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NHL’s Boogaard brain donated for trauma research
Question of the Day
ST. PAUL, MINN. (AP) - Derek Boogaard is being remembered as an NHL tough guy who had the characteristics of a "teddy bear."
The former Minnesota Wild and New York Rangers forward, known for his ability to protect his teammates by fighting, was honored Sunday night at a tear-filled memorial for fans, friends, teammates and family.
Boogaard was found dead in his home Friday, five months after a season-ending concussion. The 28-year-old player's family agreed to donate his brain to researchers who will look for signs of a degenerative disease often found in athletes who sustain repeated hits to the head.
The memorial sprouted from a Facebook page urging fans to gather at the arena for a candlelight vigil.
THIS IS A BREAKING NEWS UPDATE. Check back soon for further information. AP's earlier story is below.
BOSTON (AP) _ Minnesota hockey fans planned a memorial for Derek Boogaard on Sunday night to honor the former NHL tough guy who was found dead in his apartment last week, five months after a season-ending concussion that left his family wondering if his career as an enforcer had damaged his brain.
Boogaard's agent and a spokeswoman for the Boston University School of Medicine confirmed Sunday that the family of the 28-year-old forward agreed to donate his brain to researchers who will look for signs of a degenerative disease often found in athletes who sustain repeated hits to the head.
"It's an amazing thing he did and his family did. Hopefully, that'll bring some information," agent Ron Salcer told The Associated Press. "We don't know exactly the impact that the concussions might have played."
Boogaard, who missed the last half of last season with the New York Rangers while recovering from a concussion, was found dead in his Minneapolis apartment Friday. Police said there were no outward signs of trauma; results of an autopsy are expected to take several weeks.
So far, the only indication that Boogaard's death might be related to concussions is the fact that his family signed papers to donate his brain to the BU Center for the Study of Traumatic Encephalopathy. The donation was first reported by the Star Tribune of Minneapolis.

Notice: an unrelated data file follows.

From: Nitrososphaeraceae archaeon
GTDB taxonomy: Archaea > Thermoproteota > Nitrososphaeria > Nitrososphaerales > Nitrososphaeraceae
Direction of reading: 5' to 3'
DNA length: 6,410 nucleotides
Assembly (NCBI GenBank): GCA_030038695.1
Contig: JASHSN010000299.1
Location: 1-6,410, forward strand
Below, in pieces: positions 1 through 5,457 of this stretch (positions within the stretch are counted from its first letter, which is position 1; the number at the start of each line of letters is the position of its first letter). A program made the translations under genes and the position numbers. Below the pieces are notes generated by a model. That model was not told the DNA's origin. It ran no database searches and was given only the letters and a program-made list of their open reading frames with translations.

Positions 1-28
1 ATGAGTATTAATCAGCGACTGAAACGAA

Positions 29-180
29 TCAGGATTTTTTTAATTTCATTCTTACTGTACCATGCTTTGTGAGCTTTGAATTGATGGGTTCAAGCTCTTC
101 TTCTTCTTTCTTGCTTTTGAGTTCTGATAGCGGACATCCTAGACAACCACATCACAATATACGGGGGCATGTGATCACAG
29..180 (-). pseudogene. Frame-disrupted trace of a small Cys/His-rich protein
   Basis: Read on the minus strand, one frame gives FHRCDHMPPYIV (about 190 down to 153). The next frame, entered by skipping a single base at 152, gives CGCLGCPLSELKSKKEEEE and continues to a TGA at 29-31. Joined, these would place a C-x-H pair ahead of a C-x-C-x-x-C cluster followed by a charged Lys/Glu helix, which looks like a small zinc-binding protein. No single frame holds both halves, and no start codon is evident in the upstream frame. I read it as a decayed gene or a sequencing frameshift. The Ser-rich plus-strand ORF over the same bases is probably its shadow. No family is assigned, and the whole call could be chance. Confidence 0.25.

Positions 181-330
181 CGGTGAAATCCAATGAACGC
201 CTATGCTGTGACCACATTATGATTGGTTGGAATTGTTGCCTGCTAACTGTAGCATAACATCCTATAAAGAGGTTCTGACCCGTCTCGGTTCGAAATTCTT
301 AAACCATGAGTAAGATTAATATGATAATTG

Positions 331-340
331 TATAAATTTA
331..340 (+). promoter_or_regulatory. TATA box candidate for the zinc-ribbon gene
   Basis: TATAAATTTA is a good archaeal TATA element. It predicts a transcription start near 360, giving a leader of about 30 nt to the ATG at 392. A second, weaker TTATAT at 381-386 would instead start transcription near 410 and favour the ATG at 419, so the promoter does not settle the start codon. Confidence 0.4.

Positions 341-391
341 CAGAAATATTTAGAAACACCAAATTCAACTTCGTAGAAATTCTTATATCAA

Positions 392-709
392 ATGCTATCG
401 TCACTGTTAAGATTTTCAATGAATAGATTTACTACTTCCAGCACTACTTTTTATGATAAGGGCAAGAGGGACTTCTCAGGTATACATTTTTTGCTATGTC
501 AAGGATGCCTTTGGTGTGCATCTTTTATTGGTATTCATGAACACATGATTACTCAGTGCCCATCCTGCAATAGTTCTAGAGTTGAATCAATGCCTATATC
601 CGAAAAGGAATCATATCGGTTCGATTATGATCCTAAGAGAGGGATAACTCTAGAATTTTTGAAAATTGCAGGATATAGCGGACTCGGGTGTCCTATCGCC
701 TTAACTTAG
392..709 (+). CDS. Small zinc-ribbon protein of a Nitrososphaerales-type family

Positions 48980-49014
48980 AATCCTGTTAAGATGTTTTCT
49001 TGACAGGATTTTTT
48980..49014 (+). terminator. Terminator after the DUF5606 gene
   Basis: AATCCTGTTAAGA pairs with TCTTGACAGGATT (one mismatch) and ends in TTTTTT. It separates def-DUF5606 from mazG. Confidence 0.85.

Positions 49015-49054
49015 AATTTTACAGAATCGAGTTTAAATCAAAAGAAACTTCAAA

Salcer said Boogaard was approached by researchers after the death of former enforcer Bob Probert, who died last year at the age of 45. The center found evidence in Probert's brain of the chronic traumatic encephalopathy, which is associated with cognitive and behavioral problems and eventually causes dementia.
"He had had a concussion; they played similar styles," Salcer said.
The center also found that Reggie Fleming, a 1960s enforcer who played before helmets became mandatory, had CTE, as did Dave Duerson, an NFL star whose brain was donated after he committed suicide.
Members of Boogaard's family could not be reached Sunday by the AP. No one answered Derek Boogaard's phone, and a message left there was not returned. Phone numbers for other family members were not listed, and there was no immediate response to a message left for one of Boogaard's brothers through Facebook.
But the Wild said Boogaard's family and several close friends would attend a memorial at the Xcel Energy Center in St. Paul, Minn., that sprouted from a Facebook page requesting fans to gather at the arena for a candlelight vigil.
"When we heard about it, we all immediately wanted to go," Ryan Boogaard, Derek's brother, told the Star Tribune.
A fan favorite with the Wild from 2005-10 before joining the Rangers last year, the 6-foot-8, 257-pound Boogaard totaled 16 points and 589 penalty minutes in his six NHL seasons. Fellow players have repeatedly voted him the league's most intimidating player.
A funeral is planned for Saturday in Regina, Saskatchewan.
AP National Writer Nancy Armour and Associated Press Writer Amy Forliti in Minneapolis contributed to this report.
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